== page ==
An American Moment: Your Vision
Start right now. Share your vision for what America can be, where President-Elect Obama should lead this country. Where should we start together?
Here's Sandwichman's Vision:
On November 2, 1865 – one month before the adoption of the Thirteenth Amendment to the US Constitution, abolishing slavery – the great antislavery activist and orator, Wendell Phillips, proclaimed his American vision from the platform of Faneuil Hall in Boston:
"Today one of your sons is born. He lies in his cradle as the child of a man without means, with a little education, and with less leisure. The favored child of the capitalist is borne up by every circumstance, as on the eagle's wings. The problem of today is how to make the chances of the two as equal as possible; and before this movement stops, every child born in America must have an equal chance in life."
The election of President Obama symbolizes progress that has been made in a century and a half toward fulfilling that vision. There is still far to go, though, before every child born in America has that equal chance in life. Wendell Phillips's devotion to the cause of labor shows the way – the "more American way."
In his Boston speech, Phillips addressed the Boston Eight-Hour League, which advocated adoption of an eight-hour working day. Seventy-three years later, the Fair Labor Standards Act of 1938 made the eight-hour day and the 40-hour workweek the law of the land. Another 70 years have passed since passage of the FLSA but the standard workweek remains frozen at 40 hours despite immense improvements in productivity and profound demographic shifts in labor-force participation.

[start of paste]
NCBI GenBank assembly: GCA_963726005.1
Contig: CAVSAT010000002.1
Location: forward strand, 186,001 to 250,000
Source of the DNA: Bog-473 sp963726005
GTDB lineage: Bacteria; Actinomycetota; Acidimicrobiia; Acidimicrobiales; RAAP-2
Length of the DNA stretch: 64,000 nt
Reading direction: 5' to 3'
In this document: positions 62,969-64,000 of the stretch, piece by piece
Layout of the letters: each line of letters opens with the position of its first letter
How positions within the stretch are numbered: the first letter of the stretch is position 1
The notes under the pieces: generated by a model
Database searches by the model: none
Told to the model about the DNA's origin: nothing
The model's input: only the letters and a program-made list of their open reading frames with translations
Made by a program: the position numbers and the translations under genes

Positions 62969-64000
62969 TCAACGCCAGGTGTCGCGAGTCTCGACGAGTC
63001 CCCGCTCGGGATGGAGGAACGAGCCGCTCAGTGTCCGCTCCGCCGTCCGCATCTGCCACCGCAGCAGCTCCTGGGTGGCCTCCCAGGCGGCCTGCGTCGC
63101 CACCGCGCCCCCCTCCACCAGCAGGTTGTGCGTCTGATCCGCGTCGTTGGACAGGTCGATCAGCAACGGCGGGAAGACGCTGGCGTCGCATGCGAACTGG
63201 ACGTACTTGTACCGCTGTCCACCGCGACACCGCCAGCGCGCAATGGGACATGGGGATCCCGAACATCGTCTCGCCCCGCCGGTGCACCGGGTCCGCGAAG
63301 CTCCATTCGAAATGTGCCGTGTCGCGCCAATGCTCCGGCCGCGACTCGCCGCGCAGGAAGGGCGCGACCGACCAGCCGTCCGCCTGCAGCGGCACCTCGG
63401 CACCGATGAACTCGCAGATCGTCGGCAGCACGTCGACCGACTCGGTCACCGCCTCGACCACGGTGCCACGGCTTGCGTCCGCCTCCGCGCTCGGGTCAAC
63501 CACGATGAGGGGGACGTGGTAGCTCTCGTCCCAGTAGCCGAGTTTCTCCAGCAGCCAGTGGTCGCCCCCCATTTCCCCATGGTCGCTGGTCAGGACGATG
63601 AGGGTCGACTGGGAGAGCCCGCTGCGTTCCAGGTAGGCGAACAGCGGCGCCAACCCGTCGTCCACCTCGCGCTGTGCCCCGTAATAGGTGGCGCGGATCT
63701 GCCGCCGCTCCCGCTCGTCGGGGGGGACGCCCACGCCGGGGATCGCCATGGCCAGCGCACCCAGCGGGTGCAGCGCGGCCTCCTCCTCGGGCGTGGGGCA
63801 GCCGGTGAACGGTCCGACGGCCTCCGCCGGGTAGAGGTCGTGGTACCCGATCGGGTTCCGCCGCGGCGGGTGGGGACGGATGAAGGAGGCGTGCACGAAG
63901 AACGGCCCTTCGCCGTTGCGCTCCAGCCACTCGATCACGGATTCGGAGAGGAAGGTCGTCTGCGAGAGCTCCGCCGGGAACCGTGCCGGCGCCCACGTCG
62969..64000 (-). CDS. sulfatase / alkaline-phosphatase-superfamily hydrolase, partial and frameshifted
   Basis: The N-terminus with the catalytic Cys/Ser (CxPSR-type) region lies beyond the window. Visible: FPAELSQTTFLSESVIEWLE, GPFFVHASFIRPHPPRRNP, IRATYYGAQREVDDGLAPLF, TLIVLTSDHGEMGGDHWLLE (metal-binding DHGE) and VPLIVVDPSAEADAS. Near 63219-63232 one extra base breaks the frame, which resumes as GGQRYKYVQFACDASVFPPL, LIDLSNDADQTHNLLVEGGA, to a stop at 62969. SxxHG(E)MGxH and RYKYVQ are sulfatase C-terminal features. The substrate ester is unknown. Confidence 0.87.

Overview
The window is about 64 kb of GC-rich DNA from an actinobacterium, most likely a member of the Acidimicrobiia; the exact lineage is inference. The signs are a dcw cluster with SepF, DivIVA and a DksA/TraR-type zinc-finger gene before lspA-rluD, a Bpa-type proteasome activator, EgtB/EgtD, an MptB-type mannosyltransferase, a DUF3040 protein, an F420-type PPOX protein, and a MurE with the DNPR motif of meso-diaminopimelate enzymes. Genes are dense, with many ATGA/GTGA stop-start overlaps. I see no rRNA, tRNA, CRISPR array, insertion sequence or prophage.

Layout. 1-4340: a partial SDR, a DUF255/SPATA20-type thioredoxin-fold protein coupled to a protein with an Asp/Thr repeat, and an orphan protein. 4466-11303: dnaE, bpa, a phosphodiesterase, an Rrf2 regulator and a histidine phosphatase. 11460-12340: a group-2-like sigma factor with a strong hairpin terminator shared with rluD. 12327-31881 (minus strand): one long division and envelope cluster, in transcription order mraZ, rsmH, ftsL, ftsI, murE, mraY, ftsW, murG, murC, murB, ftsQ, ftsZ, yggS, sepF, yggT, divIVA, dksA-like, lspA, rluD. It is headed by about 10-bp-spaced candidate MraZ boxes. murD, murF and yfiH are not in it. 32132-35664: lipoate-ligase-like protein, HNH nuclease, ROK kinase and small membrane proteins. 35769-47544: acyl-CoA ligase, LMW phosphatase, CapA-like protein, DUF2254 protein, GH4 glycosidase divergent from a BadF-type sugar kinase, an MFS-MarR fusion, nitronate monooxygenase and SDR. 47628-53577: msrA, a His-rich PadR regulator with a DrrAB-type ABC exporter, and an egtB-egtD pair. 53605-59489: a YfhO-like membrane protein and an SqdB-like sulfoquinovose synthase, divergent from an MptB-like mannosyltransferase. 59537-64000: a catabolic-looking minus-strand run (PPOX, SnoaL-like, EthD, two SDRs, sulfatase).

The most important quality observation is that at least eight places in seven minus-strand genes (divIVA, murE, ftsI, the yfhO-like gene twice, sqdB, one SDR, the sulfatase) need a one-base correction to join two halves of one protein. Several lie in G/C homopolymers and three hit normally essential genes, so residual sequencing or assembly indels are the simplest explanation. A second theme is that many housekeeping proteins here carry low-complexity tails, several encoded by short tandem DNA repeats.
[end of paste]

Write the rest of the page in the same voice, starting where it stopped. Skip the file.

The great eight-hour movement didn't aspire to an eight-hour day merely for its own sake or as the ultimate goal. Eight hours was envisioned as a step on the path to a higher ideal. More leisure would allow for education and uplift, which would lead to more effective citizenship and political participation. Through higher wages and lower unemployment, eight hours would bring about a more equitable distribution of the products of industry. Achievement of the eight hour day would inspire a movement for the six-hour day and, eventually, to industrial co-operation: "In this final arrangement, every man will combine in his own person the laborer and the capitalist." (While Phillips's usage conformed with the old convention of "men" and "sons" his colleagues in the Anti-Slavery Society and the Eight-Hour League included the women's rights pioneers, Susan B. Anthony and Elizabeth Cady Stanton).
The eight-hour theory articulated by Ira Steward, also an antislavery activist, was a uniquely American theory of social economy. It provided the philosophical foundation for the American Federation of Labor during its formative years. In the Depression of the 1930s, economist Dorothy W. Douglas considered the theory to be "strangely apposite" to the economic problems of that time. Historian Lawrence Glickman credited the eight-hour theorists with establishing the concepts of a living wage and a high standard of living for working people.
Ironically, in the 1930s big-business opponents of the Roosevelt New Deal hijacked Wendell Phillips's terminology of the better, nobler, "more American way." On 60,000 billboards erected across the country, the National Association of Manufacturers claimed credit for the "World's Highest Standard of Living", "World's Highest Wages" and "World's Shortest Hours of Work." A decade later, their Republican allies in Congress passed the Taft-Hartley Act to enable rolling back those higher wages and shorter hours.